Frisby Waterless Murders – 14

This excerpt is from the book entitled The Frisby Waterless Murders, an English Murrder Mystery book set in the countryside, starring two policemen who have been working together for a few years and get along really well. There’s lots of dialogue and banter with some humour thrown in amongst the murders and suspects.


“Well, we were all subdued, but Madge Williams was a bit upset that someone had stolen her thunder, as it were, by dying. Apparently the actors take it in turn to die and so she won’t get another chance for a month now.”


“Hit her badly, did it, not dying? That is unbelievably petty, wait until I speak to her. Was there anything unusual said? Did anyone seem happy or did any individual avoid eye contact with the others?”

“I was more concerned with looking after Mrs Harkness than monitoring the other passengers. However, I could tell Mr Johnson in Seat 5, who would have had a clear view down the length of the carriage from his seat, was quite perplexed at what had happened.”


“Thank you, Gerald, that is useful I will have to ask him what was troubling him. Anyway, I think I have kept you enough, you must have a superior to report this incident to, I know I do.”


“Thank you, Inspector Knowles, I do have to let my boss know. We have another run tomorrow and I am guessing we will need another train?”


“Little Toby is probably going to be off limits for the rest of the week until we’ve searched everything and stripped this carriage to its bare bones.”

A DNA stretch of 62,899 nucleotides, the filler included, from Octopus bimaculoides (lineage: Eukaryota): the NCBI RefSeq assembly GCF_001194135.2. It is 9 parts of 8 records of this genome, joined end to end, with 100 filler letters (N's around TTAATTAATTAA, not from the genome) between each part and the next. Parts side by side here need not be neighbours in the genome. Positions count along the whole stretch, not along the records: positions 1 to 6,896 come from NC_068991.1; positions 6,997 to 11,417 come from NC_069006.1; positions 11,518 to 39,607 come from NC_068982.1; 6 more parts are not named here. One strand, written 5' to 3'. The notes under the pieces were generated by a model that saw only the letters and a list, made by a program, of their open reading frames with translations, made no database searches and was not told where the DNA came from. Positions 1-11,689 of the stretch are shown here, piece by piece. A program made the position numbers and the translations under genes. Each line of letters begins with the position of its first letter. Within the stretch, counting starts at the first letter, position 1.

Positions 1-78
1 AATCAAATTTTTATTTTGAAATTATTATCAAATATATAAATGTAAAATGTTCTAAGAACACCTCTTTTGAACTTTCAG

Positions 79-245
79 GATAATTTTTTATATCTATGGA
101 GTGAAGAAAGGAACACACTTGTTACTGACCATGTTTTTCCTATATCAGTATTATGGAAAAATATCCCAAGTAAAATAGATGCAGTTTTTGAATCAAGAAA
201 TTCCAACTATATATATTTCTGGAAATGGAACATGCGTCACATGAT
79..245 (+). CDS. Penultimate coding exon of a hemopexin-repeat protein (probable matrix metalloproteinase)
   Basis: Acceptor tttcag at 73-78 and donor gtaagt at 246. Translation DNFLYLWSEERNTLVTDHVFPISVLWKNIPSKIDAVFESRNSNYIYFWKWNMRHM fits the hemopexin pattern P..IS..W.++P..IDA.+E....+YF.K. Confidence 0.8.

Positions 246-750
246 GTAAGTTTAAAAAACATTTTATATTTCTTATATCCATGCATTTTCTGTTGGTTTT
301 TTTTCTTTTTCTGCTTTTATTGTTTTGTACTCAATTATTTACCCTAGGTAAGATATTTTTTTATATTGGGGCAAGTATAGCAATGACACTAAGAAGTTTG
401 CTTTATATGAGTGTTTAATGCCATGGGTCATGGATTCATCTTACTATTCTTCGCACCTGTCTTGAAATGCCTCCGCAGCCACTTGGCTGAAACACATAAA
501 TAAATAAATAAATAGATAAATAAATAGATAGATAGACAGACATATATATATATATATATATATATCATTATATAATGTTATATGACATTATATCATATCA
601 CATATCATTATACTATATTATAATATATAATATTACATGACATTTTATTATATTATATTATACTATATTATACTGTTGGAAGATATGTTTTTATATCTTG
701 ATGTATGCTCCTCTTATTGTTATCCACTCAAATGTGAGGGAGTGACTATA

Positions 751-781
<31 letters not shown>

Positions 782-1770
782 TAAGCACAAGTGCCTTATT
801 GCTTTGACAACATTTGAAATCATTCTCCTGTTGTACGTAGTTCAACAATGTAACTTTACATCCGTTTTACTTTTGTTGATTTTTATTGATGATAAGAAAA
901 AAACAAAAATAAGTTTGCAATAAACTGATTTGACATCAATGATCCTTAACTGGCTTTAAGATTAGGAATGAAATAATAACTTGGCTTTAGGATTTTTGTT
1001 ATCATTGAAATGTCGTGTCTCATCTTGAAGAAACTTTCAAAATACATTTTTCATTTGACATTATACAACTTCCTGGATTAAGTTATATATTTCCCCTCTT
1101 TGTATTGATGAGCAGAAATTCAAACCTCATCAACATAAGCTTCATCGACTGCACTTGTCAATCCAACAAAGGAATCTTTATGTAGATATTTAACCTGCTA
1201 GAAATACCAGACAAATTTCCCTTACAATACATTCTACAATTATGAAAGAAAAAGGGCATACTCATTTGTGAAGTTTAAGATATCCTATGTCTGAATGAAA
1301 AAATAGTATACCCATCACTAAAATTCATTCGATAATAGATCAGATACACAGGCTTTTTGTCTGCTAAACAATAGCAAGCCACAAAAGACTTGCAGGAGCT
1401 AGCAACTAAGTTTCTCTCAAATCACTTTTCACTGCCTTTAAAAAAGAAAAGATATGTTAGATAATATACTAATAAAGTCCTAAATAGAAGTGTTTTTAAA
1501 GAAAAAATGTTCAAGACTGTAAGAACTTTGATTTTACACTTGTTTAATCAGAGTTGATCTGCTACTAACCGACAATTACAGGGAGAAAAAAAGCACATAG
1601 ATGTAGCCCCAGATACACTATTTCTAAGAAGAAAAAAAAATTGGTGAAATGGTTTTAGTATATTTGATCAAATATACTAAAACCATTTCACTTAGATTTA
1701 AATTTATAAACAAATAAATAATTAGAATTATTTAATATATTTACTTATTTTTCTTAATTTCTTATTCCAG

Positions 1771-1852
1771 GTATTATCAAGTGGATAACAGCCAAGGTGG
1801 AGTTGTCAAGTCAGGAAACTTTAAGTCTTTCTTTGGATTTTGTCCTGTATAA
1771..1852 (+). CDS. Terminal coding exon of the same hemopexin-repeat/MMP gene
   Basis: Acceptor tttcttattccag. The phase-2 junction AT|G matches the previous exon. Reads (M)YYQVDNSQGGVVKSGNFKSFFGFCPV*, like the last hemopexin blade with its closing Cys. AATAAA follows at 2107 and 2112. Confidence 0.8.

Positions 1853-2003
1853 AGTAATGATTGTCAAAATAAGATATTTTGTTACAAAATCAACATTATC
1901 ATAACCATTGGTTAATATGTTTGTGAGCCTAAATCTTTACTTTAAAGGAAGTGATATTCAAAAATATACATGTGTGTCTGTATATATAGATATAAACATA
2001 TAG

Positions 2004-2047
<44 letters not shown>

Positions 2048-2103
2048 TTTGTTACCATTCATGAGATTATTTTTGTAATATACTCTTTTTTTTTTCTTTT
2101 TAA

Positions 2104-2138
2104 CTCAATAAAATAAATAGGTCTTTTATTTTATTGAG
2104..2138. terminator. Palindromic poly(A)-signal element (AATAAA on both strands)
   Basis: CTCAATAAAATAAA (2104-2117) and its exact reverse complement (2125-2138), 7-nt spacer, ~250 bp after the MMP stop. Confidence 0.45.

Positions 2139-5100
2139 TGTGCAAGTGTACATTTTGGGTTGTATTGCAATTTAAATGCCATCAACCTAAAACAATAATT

“Thought as much, we shall have to bring Sir Isaac Newton out of the shed and get him ready.”


“I am pleased you appreciate the gravity of the situation,” quipped Knowles, “and have a suitable substitute. Every action has an equal and opposite reaction don’t forget.”


“Well, I hope you’re right about that,” said Gerald and shook Knowles by the hand before vacating the carriage.


“Don’t forget to give a statement before leaving the station,” shouted Knowles. Gerald Kennedy gave Knowles a thumbs-up and left closing the door behind him.

Knowles knew he’d have to ask the search team to take the carriage to pieces in order to find any evidence hidden from sight. He also knew he would have to get the uniforms to search the track near the Scoresby road bridge. He made two phone calls to make these searches a reality and then decided to have a quick look on his own for any evidence cast away by the murderer. He inspected the carpet for damp patches and found two, in front of seats 10 and 14. He noted their position and put a piece of tape across the side of the seat so no one would place their hoof in the middle of potentially significant evidence. He found a straw under seat 3 and thought this might be important, so he placed the item in an evidence bag. The straw could easily have been used to blow a small dart at the major although not from seat 3, which was around 10 yards away, facing in the wrong direction, and, according to the seating plan, was occupied by 8-year old John Smedley. As Knowles pondered the possibilities, there was a knock on the carriage door and Sergeant Henderson of the search team entered.


Published by Julian Worker

Julian was born in Leicester, attended school in Yorkshire, and university in Liverpool. He has been to 94 countries and territories and intends to make the 100 when travel is easier. He writes travel books, murder / mysteries and absurd fiction. His sense of humour is distilled from The Marx Brothers, Monty Python, Fawlty Towers, and Midsomer Murders. His latest book is about a Buddhist cat who tries to help his squirrel friend fly further from a children's slide.

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